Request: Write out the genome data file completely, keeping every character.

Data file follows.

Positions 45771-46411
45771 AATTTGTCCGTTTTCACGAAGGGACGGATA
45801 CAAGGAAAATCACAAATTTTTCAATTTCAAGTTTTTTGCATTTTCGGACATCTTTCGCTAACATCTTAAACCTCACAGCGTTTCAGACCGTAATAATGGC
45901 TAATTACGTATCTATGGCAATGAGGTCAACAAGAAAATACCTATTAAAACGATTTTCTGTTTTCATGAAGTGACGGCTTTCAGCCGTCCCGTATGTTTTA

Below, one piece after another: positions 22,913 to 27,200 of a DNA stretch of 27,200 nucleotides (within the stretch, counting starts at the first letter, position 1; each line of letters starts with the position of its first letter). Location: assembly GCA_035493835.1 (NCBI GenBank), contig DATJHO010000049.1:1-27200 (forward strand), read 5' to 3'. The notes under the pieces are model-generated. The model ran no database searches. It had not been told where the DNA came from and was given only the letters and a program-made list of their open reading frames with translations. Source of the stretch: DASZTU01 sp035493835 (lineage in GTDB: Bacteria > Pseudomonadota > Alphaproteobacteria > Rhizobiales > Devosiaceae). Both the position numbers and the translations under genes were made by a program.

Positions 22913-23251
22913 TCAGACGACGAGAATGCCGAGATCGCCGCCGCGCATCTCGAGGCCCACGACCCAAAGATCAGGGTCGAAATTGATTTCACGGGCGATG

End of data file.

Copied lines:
Positions 45771-46411
45771 AATTTGTCCGTTTTCACGAAGGGACGGATA
45801 CAAGGAAAATCACAAATTTTTCAATTTCAAGTTTTTTGCATTTTCGGACATCTTTCGCTAACATCTTAAACCTCACAGCGTTTCAGACCGTAATAATGGC
45901 TAATTACGTATCTATGGCAATGAGGTCAACAAGAAAATACCTATTAAAACGATTTTCTGTTTTCATGAAGTGACGGCTTTCAGCCGTCCCGTATGTTTTA

Below, one piece after another: positions 22,913 to 27,200 of a DNA stretch of 27,200 nucleotides (within the stretch, counting starts at the first letter, position 1; each line of letters starts with the position of its first letter). Location: assembly GCA_035493835.1 (NCBI GenBank), contig DATJHO010000049.1:1-27200 (forward strand), read 5' to 3'. The notes under the pieces are model-generated. The model ran no database searches. It had not been told where the DNA came from and was given only the letters and a program-made list of their open reading frames with translations. Source of the stretch: DASZTU01 sp035493835 (lineage in GTDB: Bacteria > Pseudomonadota > Alphaproteobacteria > Rhizobiales > Devosiaceae). Both the position numbers and the translations under genes were made by a program.

Positions 22913-23251
22913 TCAGACGACGAGAATGCCGAGATCGCCGCCGCGCATCTCGAGGCCCACGACCCAAAGATCAGGGTCGAAATTGATTTCACGGGCGATG